Colleges Can Get Rich by Losing at Football

Photograph by Rob Carr/Getty Images

It seems like an obvious fundraising formula: Have the winningest college football team. Great games generate college pride, and college pride translates into alumni donations, right?

Not exactly, it turns out. Big wins don’t result in fundraising windfalls, new research shows. Analysts at RuffaloCody, a company that advises colleges on fundraising, looked at what happened when 10 schools with top football squads called alumni after 27 major games. Graduates were more likely to pledge after their beloved team lost, the analysts found.


Of more than 24,000 total calls made to “non-donors,” or people who had never made a contribution to the school, in the fall and winter of 2013, the researchers found that fundraisers got more pledges after a loss than a win, although donations after a win were slightly larger. Win or lose, people gave roughly the same amount following game days as they did the rest of the week.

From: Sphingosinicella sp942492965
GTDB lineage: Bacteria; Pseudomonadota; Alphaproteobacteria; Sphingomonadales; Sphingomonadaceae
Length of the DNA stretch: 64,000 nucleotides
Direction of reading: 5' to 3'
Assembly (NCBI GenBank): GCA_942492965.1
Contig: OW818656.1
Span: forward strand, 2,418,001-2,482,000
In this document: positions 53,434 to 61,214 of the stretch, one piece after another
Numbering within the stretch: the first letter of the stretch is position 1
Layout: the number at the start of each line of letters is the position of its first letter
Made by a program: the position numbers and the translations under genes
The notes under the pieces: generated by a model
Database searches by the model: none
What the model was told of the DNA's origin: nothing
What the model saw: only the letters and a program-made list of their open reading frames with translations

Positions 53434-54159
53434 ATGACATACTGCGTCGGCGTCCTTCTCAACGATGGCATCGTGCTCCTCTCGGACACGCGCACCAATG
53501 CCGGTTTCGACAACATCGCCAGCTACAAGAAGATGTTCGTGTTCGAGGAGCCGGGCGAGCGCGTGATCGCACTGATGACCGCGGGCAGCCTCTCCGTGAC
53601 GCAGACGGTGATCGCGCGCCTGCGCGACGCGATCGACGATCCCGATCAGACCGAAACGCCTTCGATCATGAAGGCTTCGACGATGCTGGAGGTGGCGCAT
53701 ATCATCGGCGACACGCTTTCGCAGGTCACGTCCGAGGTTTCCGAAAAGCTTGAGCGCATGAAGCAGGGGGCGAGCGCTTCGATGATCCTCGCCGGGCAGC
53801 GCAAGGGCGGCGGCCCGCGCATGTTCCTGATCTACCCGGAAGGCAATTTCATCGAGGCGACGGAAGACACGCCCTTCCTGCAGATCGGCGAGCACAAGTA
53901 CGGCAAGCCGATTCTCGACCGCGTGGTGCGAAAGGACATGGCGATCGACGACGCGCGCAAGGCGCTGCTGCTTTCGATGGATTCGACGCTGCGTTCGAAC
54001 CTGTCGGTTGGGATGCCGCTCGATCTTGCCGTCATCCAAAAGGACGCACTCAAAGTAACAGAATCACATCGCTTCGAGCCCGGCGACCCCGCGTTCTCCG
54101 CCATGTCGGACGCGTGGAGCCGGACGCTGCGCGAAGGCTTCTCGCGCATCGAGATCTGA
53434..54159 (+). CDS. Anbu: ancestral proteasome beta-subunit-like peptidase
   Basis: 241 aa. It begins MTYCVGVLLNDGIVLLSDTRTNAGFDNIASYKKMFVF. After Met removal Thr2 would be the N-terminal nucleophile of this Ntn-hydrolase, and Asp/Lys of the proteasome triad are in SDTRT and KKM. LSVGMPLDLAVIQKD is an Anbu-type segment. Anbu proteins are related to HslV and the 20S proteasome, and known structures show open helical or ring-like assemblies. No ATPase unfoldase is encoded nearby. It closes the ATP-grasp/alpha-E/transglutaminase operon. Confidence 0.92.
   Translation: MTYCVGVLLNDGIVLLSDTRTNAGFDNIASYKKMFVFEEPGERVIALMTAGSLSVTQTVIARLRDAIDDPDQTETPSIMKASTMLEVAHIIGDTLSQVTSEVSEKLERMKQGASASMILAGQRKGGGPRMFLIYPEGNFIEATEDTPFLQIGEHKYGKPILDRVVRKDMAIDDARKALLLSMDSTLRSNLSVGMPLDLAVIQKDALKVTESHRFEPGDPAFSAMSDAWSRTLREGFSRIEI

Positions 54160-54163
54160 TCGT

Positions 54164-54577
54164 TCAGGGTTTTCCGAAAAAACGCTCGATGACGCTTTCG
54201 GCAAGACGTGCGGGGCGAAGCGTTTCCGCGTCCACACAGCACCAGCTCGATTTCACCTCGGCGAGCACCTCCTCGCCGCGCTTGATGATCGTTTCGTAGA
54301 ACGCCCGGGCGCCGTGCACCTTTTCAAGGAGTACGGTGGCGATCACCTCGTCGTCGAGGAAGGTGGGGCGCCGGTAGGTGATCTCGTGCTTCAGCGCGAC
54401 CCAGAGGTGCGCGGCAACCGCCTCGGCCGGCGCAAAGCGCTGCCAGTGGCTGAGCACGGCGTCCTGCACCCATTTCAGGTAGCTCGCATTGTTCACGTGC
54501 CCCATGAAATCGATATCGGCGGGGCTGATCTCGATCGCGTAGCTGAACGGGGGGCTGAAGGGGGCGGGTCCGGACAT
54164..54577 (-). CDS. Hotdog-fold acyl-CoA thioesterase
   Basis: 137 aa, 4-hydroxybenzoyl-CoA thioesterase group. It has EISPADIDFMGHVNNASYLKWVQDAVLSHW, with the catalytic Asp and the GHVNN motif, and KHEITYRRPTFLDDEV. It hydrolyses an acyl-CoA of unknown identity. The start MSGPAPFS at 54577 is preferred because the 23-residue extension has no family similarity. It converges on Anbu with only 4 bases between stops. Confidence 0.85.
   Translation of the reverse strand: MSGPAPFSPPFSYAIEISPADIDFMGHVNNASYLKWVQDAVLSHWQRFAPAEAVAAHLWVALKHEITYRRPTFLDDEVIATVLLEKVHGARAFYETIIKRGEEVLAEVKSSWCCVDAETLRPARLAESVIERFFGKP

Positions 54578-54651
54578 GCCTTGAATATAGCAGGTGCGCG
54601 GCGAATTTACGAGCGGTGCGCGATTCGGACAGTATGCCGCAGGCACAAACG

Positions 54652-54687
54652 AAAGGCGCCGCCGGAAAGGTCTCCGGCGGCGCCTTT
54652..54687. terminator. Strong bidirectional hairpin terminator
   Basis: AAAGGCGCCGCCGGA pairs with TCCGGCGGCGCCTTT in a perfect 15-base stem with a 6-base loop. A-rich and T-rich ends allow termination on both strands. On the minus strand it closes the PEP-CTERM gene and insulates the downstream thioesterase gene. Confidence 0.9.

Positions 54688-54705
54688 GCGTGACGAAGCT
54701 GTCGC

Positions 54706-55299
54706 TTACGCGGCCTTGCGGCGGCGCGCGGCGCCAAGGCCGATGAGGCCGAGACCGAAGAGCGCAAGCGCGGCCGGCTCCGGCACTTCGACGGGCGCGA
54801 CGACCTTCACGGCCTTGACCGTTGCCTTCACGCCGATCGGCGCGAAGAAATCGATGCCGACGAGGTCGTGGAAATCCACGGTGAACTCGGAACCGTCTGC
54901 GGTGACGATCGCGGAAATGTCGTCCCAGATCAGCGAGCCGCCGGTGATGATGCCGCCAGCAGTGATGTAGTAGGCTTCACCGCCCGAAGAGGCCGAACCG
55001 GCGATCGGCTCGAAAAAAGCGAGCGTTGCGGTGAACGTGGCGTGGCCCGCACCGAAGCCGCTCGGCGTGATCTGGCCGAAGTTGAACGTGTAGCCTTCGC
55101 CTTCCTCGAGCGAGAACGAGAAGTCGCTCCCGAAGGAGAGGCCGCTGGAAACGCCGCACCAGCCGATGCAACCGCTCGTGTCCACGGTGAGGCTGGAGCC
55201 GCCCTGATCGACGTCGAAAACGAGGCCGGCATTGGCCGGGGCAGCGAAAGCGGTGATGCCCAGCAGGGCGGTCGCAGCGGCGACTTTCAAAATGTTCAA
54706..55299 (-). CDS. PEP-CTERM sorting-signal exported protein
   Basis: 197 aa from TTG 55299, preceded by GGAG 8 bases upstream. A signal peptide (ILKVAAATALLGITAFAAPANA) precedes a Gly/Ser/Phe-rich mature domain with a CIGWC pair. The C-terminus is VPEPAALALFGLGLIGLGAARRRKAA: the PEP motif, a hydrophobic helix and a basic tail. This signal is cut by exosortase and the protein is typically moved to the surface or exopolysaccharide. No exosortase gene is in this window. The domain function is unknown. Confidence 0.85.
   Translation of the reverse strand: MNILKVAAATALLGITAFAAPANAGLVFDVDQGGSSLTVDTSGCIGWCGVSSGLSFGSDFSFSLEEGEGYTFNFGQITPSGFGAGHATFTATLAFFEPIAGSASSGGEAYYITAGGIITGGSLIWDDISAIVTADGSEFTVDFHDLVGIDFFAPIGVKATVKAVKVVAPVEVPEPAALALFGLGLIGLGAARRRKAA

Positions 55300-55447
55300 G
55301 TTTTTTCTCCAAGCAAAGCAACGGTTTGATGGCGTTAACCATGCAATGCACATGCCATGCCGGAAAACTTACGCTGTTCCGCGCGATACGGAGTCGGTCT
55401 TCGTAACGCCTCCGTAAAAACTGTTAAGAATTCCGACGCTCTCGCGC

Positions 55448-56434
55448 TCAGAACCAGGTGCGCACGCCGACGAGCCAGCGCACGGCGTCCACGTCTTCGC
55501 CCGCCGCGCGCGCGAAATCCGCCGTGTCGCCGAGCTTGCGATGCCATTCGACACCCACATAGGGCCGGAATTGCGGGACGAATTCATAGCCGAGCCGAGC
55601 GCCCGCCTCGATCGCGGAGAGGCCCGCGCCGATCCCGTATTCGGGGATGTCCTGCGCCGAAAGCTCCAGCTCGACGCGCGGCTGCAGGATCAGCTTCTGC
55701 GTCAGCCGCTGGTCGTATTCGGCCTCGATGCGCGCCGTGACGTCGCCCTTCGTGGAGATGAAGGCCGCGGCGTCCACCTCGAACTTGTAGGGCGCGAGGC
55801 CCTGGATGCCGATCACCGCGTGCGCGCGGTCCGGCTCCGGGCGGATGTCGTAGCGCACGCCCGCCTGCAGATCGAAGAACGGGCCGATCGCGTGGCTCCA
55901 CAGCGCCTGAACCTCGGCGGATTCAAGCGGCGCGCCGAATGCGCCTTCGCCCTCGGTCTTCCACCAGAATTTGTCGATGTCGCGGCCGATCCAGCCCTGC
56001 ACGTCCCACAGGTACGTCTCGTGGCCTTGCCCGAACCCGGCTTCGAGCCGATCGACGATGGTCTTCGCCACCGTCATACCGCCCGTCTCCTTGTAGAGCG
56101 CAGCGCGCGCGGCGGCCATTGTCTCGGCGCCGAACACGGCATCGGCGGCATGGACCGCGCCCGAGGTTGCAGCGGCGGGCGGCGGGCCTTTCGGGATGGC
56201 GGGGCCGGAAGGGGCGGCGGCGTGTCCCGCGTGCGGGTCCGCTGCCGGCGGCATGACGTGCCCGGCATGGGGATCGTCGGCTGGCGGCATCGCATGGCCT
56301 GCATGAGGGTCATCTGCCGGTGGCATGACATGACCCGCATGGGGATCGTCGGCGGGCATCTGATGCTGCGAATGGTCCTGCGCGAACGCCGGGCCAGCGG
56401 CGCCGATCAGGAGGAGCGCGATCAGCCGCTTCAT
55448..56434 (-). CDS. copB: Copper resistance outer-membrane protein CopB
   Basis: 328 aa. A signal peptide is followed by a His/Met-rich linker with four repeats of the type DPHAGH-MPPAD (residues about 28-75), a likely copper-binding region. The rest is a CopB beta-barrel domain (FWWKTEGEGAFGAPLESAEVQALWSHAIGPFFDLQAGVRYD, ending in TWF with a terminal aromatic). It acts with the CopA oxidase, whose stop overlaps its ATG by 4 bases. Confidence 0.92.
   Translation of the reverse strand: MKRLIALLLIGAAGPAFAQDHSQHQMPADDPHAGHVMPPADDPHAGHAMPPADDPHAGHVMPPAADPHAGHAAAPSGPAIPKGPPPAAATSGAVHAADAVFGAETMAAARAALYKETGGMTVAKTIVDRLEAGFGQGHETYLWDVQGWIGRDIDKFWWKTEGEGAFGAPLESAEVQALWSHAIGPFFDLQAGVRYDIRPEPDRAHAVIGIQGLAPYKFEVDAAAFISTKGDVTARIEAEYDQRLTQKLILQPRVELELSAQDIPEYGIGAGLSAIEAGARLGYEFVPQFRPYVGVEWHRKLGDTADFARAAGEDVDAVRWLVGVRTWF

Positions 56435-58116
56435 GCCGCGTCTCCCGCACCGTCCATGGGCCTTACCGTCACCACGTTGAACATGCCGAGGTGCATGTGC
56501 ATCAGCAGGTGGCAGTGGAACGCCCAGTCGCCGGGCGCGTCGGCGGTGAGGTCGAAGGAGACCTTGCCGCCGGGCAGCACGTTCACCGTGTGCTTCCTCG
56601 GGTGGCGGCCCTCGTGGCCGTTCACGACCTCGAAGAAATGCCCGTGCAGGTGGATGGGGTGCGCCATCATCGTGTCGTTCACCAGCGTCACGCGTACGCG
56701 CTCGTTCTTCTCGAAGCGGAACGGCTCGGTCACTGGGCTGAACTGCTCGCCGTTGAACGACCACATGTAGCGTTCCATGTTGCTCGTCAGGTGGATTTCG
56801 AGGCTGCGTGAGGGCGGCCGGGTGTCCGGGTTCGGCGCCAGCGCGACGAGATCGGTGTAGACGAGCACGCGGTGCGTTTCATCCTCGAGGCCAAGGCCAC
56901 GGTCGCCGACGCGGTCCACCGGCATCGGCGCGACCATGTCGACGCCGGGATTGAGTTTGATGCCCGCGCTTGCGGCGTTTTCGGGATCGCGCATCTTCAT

The findings were based on a small number of losses, the researchers say, since the best teams generally lose only a couple of games each year. But the results suggest that the sport might not boost a school’s ties with alumni as much as it may seem if you judged only by the emotional volatility and sheer number (6.6 million) of homemade “college football pump up” videos on the Internet.

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